For the past few years, Tesla Motors has fought battles with franchised car dealers over its direct-sales model on a state-by-state basis.
Feeling threatened by Tesla's company-owned stores, state auto dealer associations have campaigned against the carmaker, in some cases pursuing legislation to outlaw direct sales.
Tesla has won battles in some states, but remains unable to sell cars in others.
DON'T MISS: Tesla Continues To Try To Sell Electric Cars In Michigan; State Ignores It (Dec 2015)
Now, the debate over direct sales could move to the national stage.
On January 19, the Federal Trade Commission (FTC) will hold a series of panel discussions on topics related to the auto industry.
One of those discussions will focus on state auto-dealer franchise laws.
Tesla Store opening in Westfield Mall, London, Oct 2013Enlarge Photo
It will address the question of whether "restrictions on direct distribution in this industry" are really in the public interest.
Tesla general counsel Todd Maron will be among the six panelists, along with Joel Sheltrown--vice president of government affairs for Elio Motors.
Elio Motors is raising funds to build an "84-mpg," two-seat, three-wheeled vehicle at a former General Motors plant in Shreveport, Louisiana.
ALSO SEE: FTC Calls Michigan's Tesla Ban 'Protectionism' For Dealers (May 2015)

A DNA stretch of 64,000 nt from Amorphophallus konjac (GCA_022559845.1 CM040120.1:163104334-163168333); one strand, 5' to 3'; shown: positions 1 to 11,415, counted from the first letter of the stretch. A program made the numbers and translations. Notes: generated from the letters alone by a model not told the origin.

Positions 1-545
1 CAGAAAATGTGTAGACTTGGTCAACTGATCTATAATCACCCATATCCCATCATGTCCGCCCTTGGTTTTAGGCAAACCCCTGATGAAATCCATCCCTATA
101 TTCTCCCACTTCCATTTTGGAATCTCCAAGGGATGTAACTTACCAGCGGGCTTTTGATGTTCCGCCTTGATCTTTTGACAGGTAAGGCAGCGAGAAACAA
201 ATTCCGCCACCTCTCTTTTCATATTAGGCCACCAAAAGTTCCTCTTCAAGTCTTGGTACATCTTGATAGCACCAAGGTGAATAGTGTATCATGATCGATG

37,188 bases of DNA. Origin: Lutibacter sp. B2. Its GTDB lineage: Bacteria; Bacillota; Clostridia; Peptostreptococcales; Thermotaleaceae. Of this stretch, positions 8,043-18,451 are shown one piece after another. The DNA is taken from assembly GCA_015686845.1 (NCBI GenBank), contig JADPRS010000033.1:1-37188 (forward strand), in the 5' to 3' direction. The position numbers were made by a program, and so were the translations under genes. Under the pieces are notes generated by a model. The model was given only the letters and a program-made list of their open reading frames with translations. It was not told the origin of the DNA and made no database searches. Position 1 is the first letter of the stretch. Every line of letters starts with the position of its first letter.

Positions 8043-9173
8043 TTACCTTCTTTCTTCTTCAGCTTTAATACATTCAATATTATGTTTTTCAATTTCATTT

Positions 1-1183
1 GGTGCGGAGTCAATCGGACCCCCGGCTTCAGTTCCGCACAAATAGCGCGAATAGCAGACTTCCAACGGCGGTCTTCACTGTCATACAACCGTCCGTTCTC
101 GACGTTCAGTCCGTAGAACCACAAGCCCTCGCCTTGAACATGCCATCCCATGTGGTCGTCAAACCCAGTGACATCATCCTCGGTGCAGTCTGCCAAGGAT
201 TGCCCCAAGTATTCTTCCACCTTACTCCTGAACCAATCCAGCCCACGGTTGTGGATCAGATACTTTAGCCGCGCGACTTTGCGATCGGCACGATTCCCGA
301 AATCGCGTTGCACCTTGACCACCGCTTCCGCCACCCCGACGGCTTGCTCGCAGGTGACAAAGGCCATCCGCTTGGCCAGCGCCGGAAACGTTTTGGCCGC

The balance of the panel will represent non-manufacturer entities, including representatives from the New Jersey Coalition of Automotive Retailers, the American Automobile Association, and the National Automobile Dealers Association.
The FTC took an interest in the franchise-law question after legislators quietly passed a direct-sales ban in Michigan last year.
In a letter to those legislators, it called the ban "protectionism" for dealers, and said it is "likely harming both competition and consumers."
Elio Motors 84 mpg 3-wheeler [Image: Elio Motors]Enlarge Photo
Interestingly, a proposed exemption for three-wheeled "autocycles" was introduced in April, seemingly helping Elio while continuing to snub Tesla.
The panel discussion will take place January 19 at 2:15 p.m. There will be a live webcast available on the FTC website.
Interested parties can also submit comments online, or by mail to Federal Trade Commission, Office of the Secretary, 600 Pennsylvania Avenue, Suite CC-5610 (Annex B), Washington, D.C. 20580.
Submissions should be labeled "Auto Distribution Workshop, Project No. P131202."